The great joy and the ultimate frustration of each college basketball season lies in the information overload. With hundreds of games every weekend setting the tone for 32 different conference races and building toward the selection of 68 teams to play for a national championship, it is impossible to process every significant event that happens on the hardcourt between early November and early April. That has led to the rise of several statistical databases, ratings systems and performance metrics designed to distill the lessons of each game into a digestible format. Those tools may be finely tuned and authoritative, but no one number tells the story of an entire season. That’s why we set out on an ambitious project.
Like we do every year, SI’s editors set out to project the top 25 teams in the nation entering the 2019–20 season. Then we expanded the projections out—way, way out—to include the other 328 teams in Division I. Without the benefit of a comprehensive projections model, we looked at each team’s returning production, multi-season trajectory and notable newcomers to assemble a full-field ranking of every team that might play a role, however small, in determining the 2020 national champion. Below are the results, with insights and information on the SI preseason Top 25 and dozens of notable teams on the outside looking in.
1. Michigan State (1st in Big Ten): Senior 6' 1" point guard Cassius Winston—the preseason player of the year favorite—and junior 6' 8" forward Xavier Tillman are back, along with most of last year’s Final Four team. Four-star, 6' 2" guard Mark (Rocket) Watts adds depth.
2. Kentucky (1st in SEC): The Wildcats bring in lottery-ready freshmen in 6' 3" guard Tyrese Maxey and 6' 6" forward Khalil Whitney, but 6' 9" grad transfer Nate Sestina (Bucknell) might be the secret sauce.
3. Louisville (1st in ACC): Chris Mack has five players back from a 20–14 team; adding St. Joe’s transfer Lamarr Kimble, a trigger-happy 6-footer, and 6' 6" five-star wing Samuell Williamson will lift the Cardinals to the Final Four.
4. Duke (2nd in ACC): The Blue Devils are loaded, as usual, with five-star freshmen; this year the prize recruits are 6' 10" Vernon Carey and 6' 9" Matthew Hurt. With (relatively) experienced sophomore Tre Jones running the offense, the new big men should thrive.
5. Kansas (1st in Big 12): Behemoth center Udoka Azubuike returns after a right-hand injury, jitterbug guard Devon Dotson passed on the NBA, smooth-shooting wing Isaiah Moss transferred from Iowa and 6' 9" Silvio de Sousa of Angola is eligible (for now). The Jayhawks’ toughest opponent in a quest for another Big 12 title is the NCAA, which continues to investigate recruiting violations.
7. Maryland (2nd in Big Ten): Five stellar sophomores form the foundation, and 6-foot senior Anthony Cowan (15.6 ppg, 4.4 apg ) wants to leave the Terps with a title.
8. Florida (2nd in SEC): The five best Gators not named Kerry Blackshear Jr. are 6' 5" or shorter, which will cause matchup headaches for coach Mike White.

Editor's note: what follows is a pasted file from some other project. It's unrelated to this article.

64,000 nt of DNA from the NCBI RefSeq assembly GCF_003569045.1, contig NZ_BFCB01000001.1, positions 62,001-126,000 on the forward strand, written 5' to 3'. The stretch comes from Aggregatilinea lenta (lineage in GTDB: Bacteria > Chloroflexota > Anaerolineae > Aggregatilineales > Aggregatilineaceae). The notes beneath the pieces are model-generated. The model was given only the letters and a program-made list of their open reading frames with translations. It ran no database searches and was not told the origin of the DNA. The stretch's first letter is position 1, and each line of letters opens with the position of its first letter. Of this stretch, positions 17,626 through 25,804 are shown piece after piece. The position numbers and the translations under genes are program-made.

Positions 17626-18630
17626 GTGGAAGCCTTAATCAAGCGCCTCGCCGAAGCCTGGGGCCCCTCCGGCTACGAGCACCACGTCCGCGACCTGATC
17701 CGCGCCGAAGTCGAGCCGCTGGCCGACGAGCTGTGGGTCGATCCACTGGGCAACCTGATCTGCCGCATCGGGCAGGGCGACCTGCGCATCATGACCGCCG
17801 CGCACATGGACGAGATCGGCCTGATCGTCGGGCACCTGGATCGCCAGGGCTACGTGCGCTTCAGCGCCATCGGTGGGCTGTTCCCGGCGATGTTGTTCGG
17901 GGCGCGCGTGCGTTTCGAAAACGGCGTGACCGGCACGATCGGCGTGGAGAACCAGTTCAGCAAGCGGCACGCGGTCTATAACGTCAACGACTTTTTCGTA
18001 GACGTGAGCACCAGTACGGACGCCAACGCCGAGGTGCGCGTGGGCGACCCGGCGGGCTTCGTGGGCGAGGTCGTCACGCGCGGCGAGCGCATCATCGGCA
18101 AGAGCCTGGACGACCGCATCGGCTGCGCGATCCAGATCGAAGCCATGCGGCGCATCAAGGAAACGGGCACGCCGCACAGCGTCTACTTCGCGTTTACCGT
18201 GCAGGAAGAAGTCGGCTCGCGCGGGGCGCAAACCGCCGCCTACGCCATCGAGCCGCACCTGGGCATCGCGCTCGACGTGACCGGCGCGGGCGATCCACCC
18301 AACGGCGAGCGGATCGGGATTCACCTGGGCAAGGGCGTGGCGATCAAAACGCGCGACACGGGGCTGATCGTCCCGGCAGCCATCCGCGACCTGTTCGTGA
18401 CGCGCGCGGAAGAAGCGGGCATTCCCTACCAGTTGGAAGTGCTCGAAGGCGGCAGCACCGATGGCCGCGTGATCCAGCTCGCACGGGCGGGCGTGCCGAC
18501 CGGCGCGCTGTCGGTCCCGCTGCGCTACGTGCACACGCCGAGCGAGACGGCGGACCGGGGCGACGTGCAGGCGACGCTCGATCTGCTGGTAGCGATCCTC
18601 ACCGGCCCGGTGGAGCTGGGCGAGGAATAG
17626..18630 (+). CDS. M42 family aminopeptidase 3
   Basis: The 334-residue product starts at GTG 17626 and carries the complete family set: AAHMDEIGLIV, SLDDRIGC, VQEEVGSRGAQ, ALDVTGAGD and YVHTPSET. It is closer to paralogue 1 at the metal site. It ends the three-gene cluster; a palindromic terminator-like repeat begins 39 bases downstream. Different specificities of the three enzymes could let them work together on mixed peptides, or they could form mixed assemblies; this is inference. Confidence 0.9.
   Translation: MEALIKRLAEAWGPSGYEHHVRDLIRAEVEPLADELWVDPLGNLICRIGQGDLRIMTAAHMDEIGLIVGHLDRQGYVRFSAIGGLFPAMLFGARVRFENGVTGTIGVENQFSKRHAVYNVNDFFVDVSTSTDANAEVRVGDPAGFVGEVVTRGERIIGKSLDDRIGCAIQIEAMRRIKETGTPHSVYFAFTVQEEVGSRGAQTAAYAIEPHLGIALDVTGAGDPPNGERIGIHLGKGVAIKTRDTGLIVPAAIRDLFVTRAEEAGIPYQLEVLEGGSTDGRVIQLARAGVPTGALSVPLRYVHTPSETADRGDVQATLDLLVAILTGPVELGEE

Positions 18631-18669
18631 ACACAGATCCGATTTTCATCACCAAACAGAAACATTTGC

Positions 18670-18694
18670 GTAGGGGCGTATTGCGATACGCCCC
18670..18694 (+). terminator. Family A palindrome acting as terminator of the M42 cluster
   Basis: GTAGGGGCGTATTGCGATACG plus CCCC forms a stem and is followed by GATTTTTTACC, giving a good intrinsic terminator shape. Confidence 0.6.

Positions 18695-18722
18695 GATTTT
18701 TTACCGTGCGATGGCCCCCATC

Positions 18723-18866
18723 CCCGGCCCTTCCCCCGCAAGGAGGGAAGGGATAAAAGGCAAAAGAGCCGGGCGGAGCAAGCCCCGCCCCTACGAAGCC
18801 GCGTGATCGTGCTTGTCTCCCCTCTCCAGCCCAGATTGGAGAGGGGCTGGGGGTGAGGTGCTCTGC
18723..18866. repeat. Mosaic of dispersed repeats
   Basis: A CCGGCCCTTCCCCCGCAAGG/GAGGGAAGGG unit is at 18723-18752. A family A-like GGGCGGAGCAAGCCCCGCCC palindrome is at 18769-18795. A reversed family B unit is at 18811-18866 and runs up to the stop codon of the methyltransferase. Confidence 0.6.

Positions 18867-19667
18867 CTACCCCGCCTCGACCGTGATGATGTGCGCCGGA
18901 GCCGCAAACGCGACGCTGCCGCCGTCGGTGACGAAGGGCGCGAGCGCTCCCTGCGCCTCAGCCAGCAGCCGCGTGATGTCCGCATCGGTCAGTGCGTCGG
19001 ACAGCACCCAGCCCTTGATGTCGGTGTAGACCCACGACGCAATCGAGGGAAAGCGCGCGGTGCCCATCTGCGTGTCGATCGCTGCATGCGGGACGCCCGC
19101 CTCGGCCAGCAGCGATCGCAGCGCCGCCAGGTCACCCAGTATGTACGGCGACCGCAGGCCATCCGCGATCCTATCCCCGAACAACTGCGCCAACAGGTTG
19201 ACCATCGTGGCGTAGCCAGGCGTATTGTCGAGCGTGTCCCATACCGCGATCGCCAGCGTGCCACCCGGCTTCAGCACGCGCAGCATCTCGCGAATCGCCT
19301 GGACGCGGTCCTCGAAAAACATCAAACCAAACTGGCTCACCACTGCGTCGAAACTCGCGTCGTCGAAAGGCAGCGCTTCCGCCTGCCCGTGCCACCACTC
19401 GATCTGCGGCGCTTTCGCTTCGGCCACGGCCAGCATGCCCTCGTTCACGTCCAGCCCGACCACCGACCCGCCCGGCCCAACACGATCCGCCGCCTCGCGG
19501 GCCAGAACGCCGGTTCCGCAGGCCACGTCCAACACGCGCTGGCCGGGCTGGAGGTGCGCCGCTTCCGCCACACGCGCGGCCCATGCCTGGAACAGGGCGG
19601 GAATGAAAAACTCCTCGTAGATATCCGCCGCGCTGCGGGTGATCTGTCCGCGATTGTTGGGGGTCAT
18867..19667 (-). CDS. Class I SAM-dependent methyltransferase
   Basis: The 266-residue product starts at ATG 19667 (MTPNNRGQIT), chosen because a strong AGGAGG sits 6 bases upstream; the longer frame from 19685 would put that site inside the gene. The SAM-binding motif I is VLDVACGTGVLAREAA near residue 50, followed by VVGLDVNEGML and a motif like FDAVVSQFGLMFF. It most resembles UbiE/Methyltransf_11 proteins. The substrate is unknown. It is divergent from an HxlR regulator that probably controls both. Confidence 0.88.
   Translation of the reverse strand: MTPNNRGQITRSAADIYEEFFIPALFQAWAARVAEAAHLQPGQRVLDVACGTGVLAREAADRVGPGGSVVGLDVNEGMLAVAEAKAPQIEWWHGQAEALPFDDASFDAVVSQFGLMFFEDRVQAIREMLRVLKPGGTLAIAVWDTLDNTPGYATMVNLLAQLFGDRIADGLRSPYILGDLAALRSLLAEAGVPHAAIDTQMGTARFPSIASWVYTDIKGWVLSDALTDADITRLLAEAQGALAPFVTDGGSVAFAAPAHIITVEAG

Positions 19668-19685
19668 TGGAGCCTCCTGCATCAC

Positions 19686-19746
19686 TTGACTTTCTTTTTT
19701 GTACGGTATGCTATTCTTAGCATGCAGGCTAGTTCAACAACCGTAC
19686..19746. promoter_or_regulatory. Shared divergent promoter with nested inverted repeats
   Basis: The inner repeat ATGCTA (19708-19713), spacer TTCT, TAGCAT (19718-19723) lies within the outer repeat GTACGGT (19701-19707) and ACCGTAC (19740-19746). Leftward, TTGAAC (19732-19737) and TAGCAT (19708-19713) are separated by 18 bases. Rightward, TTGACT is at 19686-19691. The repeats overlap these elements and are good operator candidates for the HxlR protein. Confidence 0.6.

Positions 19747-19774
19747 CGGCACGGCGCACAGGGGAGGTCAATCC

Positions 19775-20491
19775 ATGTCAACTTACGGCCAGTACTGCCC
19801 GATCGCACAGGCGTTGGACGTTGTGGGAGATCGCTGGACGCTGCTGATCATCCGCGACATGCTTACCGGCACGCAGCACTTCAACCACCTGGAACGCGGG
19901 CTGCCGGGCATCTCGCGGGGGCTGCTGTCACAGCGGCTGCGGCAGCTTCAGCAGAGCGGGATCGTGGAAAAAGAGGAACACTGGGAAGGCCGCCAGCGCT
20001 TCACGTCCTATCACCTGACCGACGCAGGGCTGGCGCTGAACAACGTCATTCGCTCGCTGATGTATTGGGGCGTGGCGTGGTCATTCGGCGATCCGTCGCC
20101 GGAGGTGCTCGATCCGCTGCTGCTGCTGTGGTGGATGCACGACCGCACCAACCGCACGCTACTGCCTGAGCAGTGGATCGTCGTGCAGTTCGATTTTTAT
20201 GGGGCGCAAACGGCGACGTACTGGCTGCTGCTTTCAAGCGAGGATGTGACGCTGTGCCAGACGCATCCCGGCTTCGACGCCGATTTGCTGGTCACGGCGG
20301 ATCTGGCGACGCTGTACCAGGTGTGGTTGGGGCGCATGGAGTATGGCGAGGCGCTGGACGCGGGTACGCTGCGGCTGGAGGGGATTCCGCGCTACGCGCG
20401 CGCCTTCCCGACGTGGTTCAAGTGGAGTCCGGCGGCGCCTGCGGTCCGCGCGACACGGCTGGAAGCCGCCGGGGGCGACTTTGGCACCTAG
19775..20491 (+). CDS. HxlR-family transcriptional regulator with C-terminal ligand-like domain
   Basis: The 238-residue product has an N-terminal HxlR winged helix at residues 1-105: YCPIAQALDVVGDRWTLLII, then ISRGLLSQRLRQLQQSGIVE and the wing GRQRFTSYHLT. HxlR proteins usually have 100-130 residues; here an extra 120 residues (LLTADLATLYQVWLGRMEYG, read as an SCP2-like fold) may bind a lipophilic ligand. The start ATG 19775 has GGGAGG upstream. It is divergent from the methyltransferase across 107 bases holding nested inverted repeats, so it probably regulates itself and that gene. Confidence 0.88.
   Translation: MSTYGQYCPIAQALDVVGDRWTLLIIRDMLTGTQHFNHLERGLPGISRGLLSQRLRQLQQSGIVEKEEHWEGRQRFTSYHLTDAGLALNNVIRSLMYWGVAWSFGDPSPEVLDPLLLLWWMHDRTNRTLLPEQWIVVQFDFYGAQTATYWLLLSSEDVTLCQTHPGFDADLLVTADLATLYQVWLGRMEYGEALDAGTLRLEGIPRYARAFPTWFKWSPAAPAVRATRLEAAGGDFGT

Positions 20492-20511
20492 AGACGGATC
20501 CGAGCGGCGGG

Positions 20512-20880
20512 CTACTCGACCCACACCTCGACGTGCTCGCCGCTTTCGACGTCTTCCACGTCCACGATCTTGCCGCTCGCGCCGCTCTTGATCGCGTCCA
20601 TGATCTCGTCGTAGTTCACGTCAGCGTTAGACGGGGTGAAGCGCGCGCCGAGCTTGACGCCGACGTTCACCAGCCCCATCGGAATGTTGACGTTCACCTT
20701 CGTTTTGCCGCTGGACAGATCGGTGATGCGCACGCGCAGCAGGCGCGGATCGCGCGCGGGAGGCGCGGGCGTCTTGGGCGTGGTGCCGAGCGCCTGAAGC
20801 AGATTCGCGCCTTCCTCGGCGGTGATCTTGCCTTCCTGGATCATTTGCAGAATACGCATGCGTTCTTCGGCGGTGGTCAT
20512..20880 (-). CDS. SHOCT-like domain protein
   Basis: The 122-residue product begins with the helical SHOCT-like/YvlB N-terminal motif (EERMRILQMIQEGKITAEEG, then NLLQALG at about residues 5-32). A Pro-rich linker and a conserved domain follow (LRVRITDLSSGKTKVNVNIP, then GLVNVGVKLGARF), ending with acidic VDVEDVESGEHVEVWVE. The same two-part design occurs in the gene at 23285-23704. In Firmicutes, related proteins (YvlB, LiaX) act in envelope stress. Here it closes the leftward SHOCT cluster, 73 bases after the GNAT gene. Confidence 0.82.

9. Villanova (1st in Big East): The backcourt has suffered injuries to junior Collin Gillespie (broken nose) and 6' 5" freshman Bryan Antoine (shoulder surgery), but the arrival of five-star Jeremiah Robinson-Earl, a 6' 9" forward, eases the pain.
10. Ohio State (3rd in Big Ten): Not only do the Buckeyes have two-thirds of their scoring back, including 6' 9" post Kaleb Wesson (14.6 ppg), but they also have three four-star recruits when Wesson (3.2 fouls per game) has to go to the bench.
11. Virginia (4th in ACC): The defending champs lost their three best players, but their ruthless, Pack-Line D remains intact. Point guard Kihei Clark, a 5' 9" sophomore, is the most likely breakout candidate.
12. Gonzaga (1st in WCC): The Zags’ latest impact transfer is 6' 4" point guard Admon Gilder (Texas A&M), who will feed forward Killian Tillie—if the 6' 10" senior can stay healthy. He missed 22 games last season with foot and ankle injuries.
13. Texas Tech (2nd in Big 12): Chris Beard’s fearsome D will feature eight new players, including versatile 6' 6" forward Chris Clarke, a grad transfer from Virginia Tech.
14. Saint Mary's (2nd in WCC): Nearly every rotation player is back, including senior guard Jordan Ford (21.1 ppg) and 6' 8" junior forward Malik Fitts (15.2 ppg, 7.6 rpg).
15. Seton Hall (2nd in Big East): When 6' 2" senior Myles Powell decided to return, the Pirates' title hopes got a big boost. How far they go depends on 7'2" Florida State transfer Ike Obiagu.
16. Memphis (1st in AAC): The beauty of landing five top 60 recruits in the nation’s No. 1–ranked class is that they don’t all have to thrive right away. Even if, say, 6' 9" wing Precious Achiuwa (No. 15) and 6' 3" guard Boogie Ellis (No. 38) struggle, 7' 1" James Wiseman (No. 1), 6' 7" forward D.J. Jeffries (No. 52) and 6' 5" guard Lester Quinones (No. 58) can pick up the slack.
18. Baylor (3rd in Big 12): Tristan Clark, a 6' 10" forward who led the Bears in scoring before injuring his left knee last January, is back, but can UNC-Asheville transfer MaCio Teague or ex-Auburn guard Davion Mitchell run the point?
19. NC State (5th in ACC): Senior playmaker Markell Johnson (12.6 ppg) and versatile wing C.J. Bryce (11.6) lead an experienced crew under Kevin Keatts, 47, who impressed in his first ACC season after arriving from UNC-Wilmington.
20. LSU (3rd in SEC): While the NCAA reportedly continues to investigate the Tigers for recruiting violations, a pair of 6'4" Baton Rouge natives—senior guard Skylar Mays and sophomore forward Javonte Smart—helps them challenge for the SEC title.
21. Utah State (1st in Mountain West): The Aggies can count on 20 points per game from electric, 6' 5" senior guard Sam Merill, the reigning Mountain West Player of the Year, and could see significant improvement from 7-foot Portuguese sophomore center Neemias Queta (11.9 ppg, 8.9 rpg, 2.4 blocks).
22. VCU (1st in A-10): Guard Marcus Evans, a 6'2" redshirt senior, was basically the Rams’ entire offense last year; another threat (possibly 6' 6" sophomore Vince Williams) needs to emerge. With more than 80% of the team’s minutes returning, the pressure D should be ferocious, as usual.